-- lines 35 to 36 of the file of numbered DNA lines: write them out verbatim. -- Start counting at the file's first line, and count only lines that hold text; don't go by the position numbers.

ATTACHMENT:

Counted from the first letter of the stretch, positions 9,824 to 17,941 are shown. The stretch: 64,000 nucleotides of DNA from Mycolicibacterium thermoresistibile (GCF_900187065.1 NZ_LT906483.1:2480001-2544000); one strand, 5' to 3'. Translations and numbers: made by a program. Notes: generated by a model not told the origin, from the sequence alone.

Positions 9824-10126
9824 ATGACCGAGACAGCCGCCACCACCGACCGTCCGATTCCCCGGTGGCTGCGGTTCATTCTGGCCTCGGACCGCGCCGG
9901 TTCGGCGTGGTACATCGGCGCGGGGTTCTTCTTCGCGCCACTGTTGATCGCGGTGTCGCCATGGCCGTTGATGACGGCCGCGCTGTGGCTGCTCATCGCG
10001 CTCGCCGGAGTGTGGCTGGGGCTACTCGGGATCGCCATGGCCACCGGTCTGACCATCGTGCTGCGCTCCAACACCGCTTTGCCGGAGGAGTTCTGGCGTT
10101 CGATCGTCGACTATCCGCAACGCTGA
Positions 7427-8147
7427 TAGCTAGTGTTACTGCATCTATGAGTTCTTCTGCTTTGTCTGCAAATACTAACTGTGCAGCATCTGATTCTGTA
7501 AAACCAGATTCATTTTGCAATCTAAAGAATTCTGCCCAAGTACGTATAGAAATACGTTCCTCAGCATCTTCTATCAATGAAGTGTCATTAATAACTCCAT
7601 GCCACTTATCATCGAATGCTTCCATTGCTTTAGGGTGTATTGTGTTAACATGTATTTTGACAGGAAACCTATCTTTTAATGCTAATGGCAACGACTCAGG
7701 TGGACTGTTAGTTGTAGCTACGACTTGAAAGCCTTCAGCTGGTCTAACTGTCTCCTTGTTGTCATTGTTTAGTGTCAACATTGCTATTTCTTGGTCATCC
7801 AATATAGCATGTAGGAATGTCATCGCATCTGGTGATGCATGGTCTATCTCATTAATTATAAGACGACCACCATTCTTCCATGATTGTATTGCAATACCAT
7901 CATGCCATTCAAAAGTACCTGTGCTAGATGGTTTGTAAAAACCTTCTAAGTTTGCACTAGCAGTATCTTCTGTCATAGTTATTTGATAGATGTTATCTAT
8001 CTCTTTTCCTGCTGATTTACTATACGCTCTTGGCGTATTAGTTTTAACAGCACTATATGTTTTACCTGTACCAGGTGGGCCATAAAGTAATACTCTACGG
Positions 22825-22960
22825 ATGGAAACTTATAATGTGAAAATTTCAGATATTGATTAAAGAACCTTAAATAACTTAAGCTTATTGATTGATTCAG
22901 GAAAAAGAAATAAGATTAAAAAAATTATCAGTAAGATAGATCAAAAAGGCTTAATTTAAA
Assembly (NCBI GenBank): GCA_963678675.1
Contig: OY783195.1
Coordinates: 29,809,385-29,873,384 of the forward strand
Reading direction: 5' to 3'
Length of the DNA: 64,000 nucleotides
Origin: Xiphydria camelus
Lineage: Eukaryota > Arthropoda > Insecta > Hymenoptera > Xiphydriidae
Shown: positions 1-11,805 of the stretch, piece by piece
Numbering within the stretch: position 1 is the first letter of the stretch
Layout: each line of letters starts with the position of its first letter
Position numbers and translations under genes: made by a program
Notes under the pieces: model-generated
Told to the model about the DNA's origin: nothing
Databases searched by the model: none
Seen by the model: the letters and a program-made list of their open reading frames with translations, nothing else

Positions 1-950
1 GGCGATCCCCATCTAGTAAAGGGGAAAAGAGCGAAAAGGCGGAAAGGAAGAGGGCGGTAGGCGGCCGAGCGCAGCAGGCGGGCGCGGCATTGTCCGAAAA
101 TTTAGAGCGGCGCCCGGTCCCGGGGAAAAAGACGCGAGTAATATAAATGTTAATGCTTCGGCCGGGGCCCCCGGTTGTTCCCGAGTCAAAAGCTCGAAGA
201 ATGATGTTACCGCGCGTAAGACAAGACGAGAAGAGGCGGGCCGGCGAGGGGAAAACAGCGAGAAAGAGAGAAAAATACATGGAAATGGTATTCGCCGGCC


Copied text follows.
101 TTTAGAGCGGCGCCCGGTCCCGGGGAAAAAGACGCGAGTAATATAAATGTTAATGCTTCGGCCGGGGCCCCCGGTTGTTCCCGAGTCAAAAGCTCGAAGA
201 ATGATGTTACCGCGCGTAAGACAAGACGAGAAGAGGCGGGCCGGCGAGGGGAAAACAGCGAGAAAGAGAGAAAAATACATGGAAATGGTATTCGCCGGCC